California inmates sentenced to life in prison without parole for crimes they committed as teenagers would get a second chance under a bill lawmakers sent to Gov. Jerry Brown on Friday.
The legislation would align state law with recent U.S. Supreme Court decisions by automatically giving youthful offenders a chance at parole after 25 years. About three dozen offenders would be eligible for hearings over the next three years under the measure, though there's no guarantee they would be paroled.
Five years ago, the nation's high court banned mandatory sentences of life without parole for those under 18 convicted of murder. The court made the ruling retroactive last year, saying almost all juvenile offenders should have a chance at parole one day unless their crime reflects a "permanent incorrigibility."
The court and state lawmakers backing SB394 said juvenile offenders should be treated differently because of their lack of development and potential for change.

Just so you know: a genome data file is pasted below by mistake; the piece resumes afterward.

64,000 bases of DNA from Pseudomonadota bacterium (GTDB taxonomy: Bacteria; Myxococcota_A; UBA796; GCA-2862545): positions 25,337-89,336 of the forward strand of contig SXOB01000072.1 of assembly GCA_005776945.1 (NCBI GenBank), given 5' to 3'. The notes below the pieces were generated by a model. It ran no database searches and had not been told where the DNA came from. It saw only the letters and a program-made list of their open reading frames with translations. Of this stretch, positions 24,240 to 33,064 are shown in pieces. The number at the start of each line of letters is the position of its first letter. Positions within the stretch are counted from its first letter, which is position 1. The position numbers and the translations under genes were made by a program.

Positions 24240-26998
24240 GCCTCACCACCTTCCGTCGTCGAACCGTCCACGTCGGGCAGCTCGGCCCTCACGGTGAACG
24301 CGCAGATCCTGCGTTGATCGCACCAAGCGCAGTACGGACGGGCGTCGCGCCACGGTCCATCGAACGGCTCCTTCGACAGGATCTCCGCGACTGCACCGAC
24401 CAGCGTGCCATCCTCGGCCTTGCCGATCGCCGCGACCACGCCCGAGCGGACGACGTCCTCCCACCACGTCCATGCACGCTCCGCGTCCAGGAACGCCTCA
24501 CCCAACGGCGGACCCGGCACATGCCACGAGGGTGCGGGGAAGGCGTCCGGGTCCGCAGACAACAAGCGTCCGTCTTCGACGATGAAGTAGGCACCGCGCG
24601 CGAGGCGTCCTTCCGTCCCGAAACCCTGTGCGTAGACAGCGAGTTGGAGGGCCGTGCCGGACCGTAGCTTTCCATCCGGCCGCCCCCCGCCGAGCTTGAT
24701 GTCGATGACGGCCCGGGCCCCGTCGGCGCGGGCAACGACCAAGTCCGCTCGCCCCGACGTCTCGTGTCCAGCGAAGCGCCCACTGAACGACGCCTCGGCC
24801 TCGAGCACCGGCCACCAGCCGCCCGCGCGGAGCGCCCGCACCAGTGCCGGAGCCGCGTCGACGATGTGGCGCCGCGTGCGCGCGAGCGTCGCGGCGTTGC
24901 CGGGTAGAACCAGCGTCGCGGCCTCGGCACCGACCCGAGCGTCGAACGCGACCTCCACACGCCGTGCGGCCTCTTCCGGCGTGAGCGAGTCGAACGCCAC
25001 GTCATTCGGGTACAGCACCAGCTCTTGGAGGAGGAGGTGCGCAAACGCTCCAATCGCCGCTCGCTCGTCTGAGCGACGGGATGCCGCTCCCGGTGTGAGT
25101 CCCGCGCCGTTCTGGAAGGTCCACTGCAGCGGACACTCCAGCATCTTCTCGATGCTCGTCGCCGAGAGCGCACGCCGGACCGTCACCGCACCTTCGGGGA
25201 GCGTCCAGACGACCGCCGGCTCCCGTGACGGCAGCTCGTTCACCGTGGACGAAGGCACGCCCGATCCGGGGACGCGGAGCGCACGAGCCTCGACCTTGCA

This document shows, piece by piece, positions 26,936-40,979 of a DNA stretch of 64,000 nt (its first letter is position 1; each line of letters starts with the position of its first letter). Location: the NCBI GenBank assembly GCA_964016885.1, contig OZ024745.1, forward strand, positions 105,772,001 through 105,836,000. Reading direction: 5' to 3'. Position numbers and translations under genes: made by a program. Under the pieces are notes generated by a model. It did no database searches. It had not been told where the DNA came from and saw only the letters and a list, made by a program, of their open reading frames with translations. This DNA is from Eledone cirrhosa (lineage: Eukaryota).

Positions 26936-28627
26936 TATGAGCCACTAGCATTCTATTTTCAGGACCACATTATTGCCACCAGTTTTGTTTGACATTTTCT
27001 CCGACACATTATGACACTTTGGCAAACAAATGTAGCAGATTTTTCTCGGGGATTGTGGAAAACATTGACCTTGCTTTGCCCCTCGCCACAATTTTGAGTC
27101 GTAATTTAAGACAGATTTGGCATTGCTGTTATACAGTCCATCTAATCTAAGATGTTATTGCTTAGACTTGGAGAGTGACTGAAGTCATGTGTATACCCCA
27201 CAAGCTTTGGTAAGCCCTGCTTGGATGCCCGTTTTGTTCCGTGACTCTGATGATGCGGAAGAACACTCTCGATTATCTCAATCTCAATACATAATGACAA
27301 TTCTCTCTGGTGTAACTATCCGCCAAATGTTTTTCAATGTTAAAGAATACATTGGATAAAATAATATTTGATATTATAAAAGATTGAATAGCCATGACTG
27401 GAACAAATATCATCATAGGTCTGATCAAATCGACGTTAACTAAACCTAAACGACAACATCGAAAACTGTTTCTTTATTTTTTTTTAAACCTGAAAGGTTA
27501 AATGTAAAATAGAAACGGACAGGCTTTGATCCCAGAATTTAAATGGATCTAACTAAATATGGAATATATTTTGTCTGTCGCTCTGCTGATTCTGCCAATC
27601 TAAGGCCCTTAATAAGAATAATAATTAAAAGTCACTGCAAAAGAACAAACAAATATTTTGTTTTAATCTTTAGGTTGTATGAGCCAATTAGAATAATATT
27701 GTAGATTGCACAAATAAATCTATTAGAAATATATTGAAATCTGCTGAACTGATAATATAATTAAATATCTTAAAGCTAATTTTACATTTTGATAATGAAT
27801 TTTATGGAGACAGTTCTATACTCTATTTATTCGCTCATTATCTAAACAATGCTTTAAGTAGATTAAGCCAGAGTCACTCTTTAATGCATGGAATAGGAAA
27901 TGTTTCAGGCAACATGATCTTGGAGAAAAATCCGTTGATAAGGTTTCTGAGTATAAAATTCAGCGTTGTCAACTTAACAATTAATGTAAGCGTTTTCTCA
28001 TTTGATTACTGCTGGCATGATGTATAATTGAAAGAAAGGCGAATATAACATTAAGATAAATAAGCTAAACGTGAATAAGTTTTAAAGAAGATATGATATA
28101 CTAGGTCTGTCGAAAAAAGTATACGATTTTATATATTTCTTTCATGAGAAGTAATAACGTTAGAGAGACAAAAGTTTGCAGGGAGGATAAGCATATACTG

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"No other country in the world uses this sentence for people who are under 18," said Assemblywoman Lorena Gonzalez Fletcher, D-San Diego.
The bill's supporters also say life sentences are disproportionately imposed on minorities. An Associated Press analysis published in July found that 30 percent of Californians serving life without parole for crimes they committed as minors are black, a figure four times higher than the overall African-American population in California.
A 2012 California law already allows juvenile lifers to ask a judge to reduce sentences to 25 years to life with a chance of parole. But the complex process doesn't guarantee a hearing and fails to meet the U.S. Supreme Court's standards, California's justices ruled last year.
The California District Attorneys Association opposed the bill, saying it's unfair to retroactively allow the same 25-year minimum penalty for no-parole felons as for those sentenced to lesser terms of 25 years to life.
State prison officials said about 270 inmates are serving life without parole in California for crimes committed as minors.